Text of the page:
If you’ve ever personally worked in healthcare, or if someone in your family has, you know how challenging it can be. I mean, you know that this year I decided to take a break from nursing partly because of those challenges. And don’t get me wrong, there are a lot of rewarding aspects to it but it can be a tough job. Often, working in healthcare is a truly selfless act. You are constantly asked to put your needs and wants aside and care for others. As an RN, this is something I’ve realized, and I think it’s something that is widely accepted among other nurses and HCP’s in general. I feel like in the beginning, you kind of accept that this is just “part of the job” but as the years go by, you start to realize that in order for you to truly take care of others to the best of your ability, you have to be taken care of was well!
You may know that I’ve partnered with J&J over the last year, and one thing in particular is very evident: they truly care about the people they are serving whether it’s their employees, health care professionals, or their consumers. They’ve done a lot of research on nurse and physician burn out, and how to combat it (there is also a podcast and blog on that topic). That being said, burnout is one of the main reasons there is a healthcare shortage. That’s why J&J is really committed to addressing this issue and giving HCP’s the care and attention they need. I for one am super grateful for this as nurses I have worked with feel it, and you know that it is part of the reason I stepped away from the bedside. So I appreciate that it is being acknowledged as a serious problem. J&J knows that they are not the only solution to this problem, but as the world’s largest diversified health company, they are challenging themselves to find ways to address the HCP burnout and (nursing) shortage, specifically RNs, midwives and community health workers. Today Johnson & Johnson is announcing that they will be committing $250 million to support one million nurses, midwives, and community health workers by 2030 and improve the quality of care for 100 million patients.
This funding will go towards various initiatives that support frontline health workers through The Center for Health Worker Innovation, a virtual center that J&J developed after over a year of consulting and research towards solutions to these issues. They know that even the despite the funding and most innovative plans, in order to be successful, those on the frontline have to be better trained and equipped.The center will focus on a set of five priorities–through their findings, these are all things J&J believes that any individual working in healthcare needs in order to thrive on the job. You can read more about each individual priority in their full article.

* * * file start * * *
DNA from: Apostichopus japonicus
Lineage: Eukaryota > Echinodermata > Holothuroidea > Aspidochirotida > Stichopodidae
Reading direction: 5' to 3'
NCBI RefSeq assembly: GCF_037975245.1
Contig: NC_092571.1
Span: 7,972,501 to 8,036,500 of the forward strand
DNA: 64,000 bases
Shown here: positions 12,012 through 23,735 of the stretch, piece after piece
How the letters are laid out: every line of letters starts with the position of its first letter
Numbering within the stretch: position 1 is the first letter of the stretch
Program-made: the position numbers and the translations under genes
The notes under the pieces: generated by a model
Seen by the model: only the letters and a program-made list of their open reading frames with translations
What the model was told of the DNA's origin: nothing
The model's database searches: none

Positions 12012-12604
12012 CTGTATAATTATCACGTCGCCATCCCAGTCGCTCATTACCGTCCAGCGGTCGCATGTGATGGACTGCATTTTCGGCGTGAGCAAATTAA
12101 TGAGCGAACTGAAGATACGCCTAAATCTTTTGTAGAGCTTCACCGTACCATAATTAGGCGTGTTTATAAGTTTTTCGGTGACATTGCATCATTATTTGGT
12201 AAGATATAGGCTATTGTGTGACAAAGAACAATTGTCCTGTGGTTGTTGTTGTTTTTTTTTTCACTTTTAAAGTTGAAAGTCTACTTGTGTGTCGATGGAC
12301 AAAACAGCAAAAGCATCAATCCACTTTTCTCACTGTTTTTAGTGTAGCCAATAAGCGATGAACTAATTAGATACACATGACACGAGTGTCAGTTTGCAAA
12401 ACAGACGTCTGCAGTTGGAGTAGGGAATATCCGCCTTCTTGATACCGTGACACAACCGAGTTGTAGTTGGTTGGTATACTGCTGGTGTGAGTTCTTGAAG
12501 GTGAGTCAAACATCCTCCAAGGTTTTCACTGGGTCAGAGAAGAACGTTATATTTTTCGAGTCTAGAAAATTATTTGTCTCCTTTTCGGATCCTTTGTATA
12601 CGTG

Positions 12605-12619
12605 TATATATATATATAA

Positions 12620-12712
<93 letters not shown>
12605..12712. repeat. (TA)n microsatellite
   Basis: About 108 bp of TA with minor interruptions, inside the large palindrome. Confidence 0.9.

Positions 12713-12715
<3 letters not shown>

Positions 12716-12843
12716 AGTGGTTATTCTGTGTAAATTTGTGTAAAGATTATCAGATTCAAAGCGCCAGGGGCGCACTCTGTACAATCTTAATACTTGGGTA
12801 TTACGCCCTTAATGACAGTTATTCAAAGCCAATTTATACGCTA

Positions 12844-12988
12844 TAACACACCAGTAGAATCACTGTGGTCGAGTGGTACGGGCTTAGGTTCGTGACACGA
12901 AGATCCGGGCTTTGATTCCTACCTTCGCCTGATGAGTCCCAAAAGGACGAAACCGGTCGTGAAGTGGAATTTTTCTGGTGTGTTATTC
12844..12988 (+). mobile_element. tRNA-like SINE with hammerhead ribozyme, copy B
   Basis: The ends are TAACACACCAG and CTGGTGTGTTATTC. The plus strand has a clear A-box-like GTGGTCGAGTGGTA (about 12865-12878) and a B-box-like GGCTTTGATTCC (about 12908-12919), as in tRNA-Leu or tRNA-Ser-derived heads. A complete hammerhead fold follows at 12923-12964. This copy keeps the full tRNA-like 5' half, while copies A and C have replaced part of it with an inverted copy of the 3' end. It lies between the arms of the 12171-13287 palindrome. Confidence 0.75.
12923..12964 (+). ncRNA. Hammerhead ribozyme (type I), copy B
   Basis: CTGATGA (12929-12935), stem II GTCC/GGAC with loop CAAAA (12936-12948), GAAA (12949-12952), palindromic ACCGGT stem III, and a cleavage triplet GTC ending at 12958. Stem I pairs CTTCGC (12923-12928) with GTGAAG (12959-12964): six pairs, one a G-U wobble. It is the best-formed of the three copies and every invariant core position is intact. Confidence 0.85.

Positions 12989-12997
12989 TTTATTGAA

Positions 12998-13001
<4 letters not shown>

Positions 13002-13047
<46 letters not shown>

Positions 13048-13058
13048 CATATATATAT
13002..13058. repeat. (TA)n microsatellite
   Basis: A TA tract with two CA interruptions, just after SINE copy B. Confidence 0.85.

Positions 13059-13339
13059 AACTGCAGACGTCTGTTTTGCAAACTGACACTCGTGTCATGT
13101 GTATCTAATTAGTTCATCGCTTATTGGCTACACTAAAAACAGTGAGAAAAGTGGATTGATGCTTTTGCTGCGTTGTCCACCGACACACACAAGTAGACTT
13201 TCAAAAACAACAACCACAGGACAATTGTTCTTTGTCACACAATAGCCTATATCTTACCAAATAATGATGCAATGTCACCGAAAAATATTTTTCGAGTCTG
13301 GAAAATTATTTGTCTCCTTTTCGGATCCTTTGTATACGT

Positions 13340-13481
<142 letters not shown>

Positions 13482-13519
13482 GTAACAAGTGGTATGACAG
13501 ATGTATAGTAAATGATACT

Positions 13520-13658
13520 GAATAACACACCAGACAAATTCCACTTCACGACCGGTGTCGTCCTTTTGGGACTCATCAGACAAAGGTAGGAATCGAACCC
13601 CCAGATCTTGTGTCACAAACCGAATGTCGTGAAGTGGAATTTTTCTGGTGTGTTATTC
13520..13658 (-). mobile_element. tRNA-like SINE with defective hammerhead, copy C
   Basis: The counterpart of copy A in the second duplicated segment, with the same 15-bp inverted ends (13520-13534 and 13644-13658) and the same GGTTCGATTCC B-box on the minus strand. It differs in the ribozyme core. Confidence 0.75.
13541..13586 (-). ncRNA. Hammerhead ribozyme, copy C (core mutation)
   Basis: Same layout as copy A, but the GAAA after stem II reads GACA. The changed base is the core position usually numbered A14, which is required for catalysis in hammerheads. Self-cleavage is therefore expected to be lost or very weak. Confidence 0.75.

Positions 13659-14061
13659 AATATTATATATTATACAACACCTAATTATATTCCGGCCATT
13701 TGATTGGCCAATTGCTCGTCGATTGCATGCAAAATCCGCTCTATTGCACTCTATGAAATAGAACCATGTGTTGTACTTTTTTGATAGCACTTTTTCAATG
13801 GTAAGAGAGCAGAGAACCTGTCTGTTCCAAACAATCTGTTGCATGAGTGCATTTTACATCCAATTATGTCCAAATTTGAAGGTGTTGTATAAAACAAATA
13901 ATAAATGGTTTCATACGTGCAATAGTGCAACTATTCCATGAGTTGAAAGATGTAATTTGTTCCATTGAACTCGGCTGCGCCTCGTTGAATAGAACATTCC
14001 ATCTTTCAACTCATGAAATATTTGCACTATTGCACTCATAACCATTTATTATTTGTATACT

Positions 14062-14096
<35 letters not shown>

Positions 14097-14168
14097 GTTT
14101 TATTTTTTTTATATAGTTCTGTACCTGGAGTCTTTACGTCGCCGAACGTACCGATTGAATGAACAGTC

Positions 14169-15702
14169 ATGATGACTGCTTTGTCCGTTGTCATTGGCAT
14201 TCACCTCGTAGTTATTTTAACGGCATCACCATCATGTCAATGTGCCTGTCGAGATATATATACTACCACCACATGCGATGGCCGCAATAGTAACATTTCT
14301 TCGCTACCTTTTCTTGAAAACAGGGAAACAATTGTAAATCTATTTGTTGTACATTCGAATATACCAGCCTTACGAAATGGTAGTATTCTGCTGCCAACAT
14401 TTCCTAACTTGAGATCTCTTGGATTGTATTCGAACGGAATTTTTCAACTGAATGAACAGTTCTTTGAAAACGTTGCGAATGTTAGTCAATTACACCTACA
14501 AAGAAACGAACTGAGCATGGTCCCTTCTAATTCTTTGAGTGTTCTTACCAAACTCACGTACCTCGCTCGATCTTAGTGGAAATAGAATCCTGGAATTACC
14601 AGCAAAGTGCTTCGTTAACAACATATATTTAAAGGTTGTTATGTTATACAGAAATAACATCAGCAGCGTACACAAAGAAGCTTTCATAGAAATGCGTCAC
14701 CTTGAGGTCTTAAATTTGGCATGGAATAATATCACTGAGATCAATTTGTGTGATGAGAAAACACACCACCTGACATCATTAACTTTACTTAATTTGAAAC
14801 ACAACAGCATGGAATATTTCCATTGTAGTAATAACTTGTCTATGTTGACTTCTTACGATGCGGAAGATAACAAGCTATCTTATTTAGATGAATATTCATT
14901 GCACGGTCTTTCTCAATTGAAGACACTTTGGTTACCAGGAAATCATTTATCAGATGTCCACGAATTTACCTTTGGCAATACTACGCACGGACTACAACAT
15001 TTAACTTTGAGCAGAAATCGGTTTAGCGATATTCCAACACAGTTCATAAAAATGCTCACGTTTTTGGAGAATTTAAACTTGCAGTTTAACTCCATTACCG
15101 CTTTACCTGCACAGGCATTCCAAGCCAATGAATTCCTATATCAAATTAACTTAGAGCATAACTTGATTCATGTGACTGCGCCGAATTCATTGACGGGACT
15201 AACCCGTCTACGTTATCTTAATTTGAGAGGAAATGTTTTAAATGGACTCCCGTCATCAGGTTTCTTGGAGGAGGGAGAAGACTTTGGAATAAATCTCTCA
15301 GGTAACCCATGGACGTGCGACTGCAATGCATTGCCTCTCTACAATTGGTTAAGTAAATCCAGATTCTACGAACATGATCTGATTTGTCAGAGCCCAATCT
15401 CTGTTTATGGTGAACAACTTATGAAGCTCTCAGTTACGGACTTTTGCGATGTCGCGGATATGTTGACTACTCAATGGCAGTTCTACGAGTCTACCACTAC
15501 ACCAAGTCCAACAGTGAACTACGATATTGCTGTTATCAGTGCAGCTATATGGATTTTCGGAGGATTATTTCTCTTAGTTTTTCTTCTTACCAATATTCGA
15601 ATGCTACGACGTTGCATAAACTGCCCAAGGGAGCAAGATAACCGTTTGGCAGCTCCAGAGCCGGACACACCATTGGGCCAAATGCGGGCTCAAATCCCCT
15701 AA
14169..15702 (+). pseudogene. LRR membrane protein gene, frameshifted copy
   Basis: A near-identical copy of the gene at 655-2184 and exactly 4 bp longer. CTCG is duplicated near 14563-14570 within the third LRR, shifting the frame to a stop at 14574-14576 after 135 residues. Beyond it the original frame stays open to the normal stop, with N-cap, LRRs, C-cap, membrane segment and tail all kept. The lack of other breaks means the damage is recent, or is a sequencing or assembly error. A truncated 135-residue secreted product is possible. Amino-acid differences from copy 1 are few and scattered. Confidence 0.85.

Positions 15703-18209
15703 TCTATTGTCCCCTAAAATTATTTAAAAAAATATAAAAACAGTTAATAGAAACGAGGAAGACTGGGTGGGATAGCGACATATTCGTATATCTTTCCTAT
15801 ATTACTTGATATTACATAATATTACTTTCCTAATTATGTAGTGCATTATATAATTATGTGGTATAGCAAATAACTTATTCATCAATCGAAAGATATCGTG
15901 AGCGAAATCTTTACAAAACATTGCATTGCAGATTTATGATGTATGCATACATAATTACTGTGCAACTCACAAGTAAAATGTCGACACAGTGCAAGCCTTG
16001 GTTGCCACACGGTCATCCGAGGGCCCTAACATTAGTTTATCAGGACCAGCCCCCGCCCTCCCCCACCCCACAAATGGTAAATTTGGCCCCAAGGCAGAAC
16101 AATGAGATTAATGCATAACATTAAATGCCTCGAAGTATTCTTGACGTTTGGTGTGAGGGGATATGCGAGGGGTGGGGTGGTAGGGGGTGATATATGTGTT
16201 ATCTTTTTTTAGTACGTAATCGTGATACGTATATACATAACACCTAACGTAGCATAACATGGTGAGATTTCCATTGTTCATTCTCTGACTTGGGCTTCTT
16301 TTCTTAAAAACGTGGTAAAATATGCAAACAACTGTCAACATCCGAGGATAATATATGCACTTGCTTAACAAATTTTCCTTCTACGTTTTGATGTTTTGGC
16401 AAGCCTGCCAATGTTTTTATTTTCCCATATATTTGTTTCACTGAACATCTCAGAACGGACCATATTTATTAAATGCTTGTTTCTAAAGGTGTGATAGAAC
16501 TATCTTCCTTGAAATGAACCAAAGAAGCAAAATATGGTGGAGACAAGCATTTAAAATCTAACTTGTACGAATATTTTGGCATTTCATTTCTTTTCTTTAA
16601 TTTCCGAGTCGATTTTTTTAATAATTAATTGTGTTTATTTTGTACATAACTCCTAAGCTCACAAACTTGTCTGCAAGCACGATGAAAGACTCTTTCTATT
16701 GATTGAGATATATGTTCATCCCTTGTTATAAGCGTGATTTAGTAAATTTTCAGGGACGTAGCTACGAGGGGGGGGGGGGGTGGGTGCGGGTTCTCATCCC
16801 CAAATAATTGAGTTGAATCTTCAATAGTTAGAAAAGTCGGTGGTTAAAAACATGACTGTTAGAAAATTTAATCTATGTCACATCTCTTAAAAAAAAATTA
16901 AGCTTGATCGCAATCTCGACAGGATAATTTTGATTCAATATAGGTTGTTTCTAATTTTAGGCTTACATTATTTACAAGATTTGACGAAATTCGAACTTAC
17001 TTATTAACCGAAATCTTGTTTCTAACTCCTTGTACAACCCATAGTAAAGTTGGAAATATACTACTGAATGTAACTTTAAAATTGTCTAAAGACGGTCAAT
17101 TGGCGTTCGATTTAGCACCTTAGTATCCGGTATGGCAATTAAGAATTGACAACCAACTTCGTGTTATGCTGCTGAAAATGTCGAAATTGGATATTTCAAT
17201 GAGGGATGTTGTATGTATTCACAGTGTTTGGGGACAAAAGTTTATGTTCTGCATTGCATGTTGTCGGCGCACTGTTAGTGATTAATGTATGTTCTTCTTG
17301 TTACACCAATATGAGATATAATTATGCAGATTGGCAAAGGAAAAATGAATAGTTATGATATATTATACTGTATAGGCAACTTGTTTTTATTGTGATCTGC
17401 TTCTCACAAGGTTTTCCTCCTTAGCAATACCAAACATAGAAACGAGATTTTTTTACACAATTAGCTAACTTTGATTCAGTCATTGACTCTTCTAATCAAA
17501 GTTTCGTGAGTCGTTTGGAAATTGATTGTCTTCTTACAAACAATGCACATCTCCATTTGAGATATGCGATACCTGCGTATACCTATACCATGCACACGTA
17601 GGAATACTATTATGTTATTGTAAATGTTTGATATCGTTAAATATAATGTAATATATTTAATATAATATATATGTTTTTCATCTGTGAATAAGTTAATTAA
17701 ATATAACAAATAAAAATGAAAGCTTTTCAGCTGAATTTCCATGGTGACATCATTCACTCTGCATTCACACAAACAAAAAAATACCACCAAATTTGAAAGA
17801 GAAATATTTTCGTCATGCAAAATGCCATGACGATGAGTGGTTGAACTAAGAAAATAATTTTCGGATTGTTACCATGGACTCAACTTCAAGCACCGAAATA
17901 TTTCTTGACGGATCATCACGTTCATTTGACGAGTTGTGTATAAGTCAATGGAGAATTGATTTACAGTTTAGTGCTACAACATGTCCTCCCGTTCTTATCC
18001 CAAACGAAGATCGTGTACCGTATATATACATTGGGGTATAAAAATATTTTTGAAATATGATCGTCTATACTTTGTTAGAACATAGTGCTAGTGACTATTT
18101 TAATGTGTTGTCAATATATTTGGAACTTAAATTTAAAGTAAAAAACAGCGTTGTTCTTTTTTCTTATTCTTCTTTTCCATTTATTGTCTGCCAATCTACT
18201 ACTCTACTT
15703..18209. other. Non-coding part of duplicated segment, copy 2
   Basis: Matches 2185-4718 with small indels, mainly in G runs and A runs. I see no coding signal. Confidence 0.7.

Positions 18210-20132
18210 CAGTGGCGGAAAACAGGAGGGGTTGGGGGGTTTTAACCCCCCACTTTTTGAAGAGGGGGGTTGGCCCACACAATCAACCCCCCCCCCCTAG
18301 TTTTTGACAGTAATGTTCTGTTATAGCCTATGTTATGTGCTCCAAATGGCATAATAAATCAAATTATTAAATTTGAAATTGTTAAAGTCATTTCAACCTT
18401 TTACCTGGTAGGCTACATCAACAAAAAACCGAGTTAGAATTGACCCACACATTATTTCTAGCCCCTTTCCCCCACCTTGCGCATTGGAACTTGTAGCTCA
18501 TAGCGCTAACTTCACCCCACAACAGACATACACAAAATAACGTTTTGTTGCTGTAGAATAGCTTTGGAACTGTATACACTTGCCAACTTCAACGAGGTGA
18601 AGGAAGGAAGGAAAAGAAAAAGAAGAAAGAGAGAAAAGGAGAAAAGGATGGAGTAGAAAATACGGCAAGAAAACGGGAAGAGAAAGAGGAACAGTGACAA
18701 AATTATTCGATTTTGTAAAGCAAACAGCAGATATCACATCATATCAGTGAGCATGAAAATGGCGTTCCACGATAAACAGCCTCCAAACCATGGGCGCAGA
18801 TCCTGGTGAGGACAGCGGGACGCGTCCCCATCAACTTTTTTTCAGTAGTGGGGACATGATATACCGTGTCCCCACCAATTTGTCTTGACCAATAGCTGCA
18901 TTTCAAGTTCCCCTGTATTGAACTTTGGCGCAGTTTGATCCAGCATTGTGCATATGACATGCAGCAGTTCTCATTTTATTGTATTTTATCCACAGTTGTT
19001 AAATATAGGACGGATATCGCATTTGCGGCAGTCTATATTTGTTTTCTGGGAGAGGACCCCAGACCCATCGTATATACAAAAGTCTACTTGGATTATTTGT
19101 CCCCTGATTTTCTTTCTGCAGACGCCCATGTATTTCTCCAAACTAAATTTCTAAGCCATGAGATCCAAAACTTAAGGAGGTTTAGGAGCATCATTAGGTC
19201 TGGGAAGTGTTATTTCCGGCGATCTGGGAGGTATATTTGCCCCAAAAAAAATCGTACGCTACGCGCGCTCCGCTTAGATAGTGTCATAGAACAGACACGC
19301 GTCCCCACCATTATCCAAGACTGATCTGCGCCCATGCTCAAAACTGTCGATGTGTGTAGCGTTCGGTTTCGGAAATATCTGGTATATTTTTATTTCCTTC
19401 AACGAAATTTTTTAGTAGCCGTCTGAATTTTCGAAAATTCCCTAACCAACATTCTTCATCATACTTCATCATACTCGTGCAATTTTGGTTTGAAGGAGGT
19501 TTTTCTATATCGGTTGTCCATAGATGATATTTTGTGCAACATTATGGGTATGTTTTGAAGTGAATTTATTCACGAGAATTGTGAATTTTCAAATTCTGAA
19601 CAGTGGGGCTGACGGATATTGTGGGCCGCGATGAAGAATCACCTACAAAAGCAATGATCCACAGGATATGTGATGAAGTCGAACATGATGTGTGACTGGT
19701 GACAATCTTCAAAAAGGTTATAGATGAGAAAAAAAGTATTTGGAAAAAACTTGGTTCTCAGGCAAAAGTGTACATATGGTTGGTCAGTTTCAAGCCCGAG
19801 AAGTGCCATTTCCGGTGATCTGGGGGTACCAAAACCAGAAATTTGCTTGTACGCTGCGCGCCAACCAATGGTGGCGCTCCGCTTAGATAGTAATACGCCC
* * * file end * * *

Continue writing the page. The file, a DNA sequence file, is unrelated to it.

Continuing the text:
As a nurse, I can see how all of these are integral. Personally, I thought my hospital did a great job with training and education, and respect and recognition. As an ICU nurse, we had a lot of autonomy and for the most part, I would say that at least on my unit, the nurses felt respected by the other NPs, PAs, and MDs. I had also been very lucky with my nurse managers, as they are people who I felt truly cared about the nurses on their floor. However, I do think that well-being and resilience, and connection and integration were lacking to some extent, but they are crucial to the well-being of nurses (and really anyone in healthcare). I have only worked in an ICU as a nurse, so I can’t speak to other specialties but there are a lot of stressful situations working in an ICU. Patients code somewhat frequently, drips need to be titrated consistently, families are very sensitive given their loved one’s condition. It’s not just the physical care that you are giving patients, but the emotional stress that is involved is on another level. Some patient’s cases are so devastating that it is emotionally gut-wrenching. I know that may sound dramatic, but if you’ve ever worked in an ICU, then you know. And while I do think that nurses in general have a special bond and support each other, unfortunately there can be nurse bullying which doesn’t help with the connection you feel with other nurses, or the integration on your unit.
As I’ve said before, I feel very proud to be able to work with a company like J&J that truly cares about these issues. They are the ones that need to be addressed, and while they aren’t going away anytime soon, the acknowledgment that they are there and the initial steps to address them are the first steps. I encourage y’all to check out the full article and read more about each priority. Seeing what you feel like you’re lacking in your job from the priorities, may help you see what is affecting you the most. Being able to identify where you need help is the first step!
Thank you to Johnson & Johnson for sponsoring this post and for always looking for opportunities to support nurses and those in health care. As always, all opinions are my own.